Climate change, public trusteeship and the tomorrows of the unborn

Authors Anél du Plessis

ISSN: 1996-2126
Affiliations: Professor of Law, North-West University (Potchefstroom Campus)
Source: South African Journal on Human Rights, Volume 31 Issue 2, 2015, p. 269 – 293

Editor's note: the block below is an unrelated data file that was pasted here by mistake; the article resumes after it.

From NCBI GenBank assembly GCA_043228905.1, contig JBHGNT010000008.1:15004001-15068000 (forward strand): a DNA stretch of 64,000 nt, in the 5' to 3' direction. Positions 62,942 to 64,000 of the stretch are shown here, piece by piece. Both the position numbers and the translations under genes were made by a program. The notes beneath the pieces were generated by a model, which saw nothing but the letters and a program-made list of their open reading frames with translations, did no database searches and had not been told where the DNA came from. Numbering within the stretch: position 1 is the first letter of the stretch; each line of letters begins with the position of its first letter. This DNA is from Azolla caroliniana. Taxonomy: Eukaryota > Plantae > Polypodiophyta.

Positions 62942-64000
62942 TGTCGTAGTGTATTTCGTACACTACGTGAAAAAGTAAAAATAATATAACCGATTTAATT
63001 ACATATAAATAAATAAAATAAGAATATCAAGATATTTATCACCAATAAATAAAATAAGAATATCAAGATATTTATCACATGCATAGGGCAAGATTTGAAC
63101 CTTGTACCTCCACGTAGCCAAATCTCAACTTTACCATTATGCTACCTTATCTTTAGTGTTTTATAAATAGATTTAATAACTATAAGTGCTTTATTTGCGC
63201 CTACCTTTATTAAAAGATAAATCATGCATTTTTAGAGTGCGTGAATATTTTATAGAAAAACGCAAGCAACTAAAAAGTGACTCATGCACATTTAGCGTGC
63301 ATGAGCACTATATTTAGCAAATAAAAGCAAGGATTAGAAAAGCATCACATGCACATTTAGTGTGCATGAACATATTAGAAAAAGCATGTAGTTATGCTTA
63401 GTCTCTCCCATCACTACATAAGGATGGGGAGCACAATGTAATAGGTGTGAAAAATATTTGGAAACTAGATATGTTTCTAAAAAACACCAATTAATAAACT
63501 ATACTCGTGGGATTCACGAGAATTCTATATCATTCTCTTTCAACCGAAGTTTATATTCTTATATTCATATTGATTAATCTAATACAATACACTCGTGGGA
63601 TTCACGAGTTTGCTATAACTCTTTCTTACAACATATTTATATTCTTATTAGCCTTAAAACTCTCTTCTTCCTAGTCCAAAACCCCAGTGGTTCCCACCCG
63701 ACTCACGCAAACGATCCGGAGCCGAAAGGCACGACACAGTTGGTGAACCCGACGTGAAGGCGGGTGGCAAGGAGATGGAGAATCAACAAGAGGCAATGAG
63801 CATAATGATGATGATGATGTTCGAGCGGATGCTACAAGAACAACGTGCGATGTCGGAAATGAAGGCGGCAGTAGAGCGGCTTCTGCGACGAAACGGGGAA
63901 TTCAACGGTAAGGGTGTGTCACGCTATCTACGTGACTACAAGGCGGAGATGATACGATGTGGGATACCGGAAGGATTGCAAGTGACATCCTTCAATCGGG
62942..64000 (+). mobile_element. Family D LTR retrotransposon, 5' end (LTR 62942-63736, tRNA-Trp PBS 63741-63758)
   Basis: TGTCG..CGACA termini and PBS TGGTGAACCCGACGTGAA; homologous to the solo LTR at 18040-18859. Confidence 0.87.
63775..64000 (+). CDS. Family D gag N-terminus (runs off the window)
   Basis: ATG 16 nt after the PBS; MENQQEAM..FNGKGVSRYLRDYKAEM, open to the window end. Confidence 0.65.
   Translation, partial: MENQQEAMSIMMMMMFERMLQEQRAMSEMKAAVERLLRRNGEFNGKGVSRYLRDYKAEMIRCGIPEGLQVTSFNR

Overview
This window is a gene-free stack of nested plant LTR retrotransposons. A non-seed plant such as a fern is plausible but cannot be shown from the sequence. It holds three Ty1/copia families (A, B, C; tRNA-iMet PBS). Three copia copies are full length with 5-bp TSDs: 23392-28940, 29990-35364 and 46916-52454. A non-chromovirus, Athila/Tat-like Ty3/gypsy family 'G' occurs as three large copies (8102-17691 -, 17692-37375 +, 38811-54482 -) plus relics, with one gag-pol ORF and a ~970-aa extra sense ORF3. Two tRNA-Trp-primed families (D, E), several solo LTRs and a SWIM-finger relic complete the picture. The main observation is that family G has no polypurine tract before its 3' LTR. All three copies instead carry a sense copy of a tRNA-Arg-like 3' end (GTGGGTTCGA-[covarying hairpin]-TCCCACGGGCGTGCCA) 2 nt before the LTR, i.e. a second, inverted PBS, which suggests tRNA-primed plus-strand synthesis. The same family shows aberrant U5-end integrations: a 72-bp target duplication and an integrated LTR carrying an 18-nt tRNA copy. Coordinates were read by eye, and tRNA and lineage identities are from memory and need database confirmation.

The impacts of climate change on human and ecological systems and the increasing volatility of life situations demand of scholars to critically evaluate governments’ protection of the natural resource base and the interests that communities have in a safe, healthy and preserved environment. It begs the question what the South African government must do as national ‘public trustee’ to protect the environmental interests and rights of unborn generations of South Africans. The recently adopted United Nations Secretary-General’s Report on Intergenerational Solidarity and the Needs of Future Generations reiterates the relevance of the focus on the environmental and other needs of future generations. This article considers how the government as public trustee ought to approach ‘climate-resilient development’ as provided for in the Climate Change Response White Paper to ensure a long-term response adequate to protecting the environmental interests and rights of the present and future generations.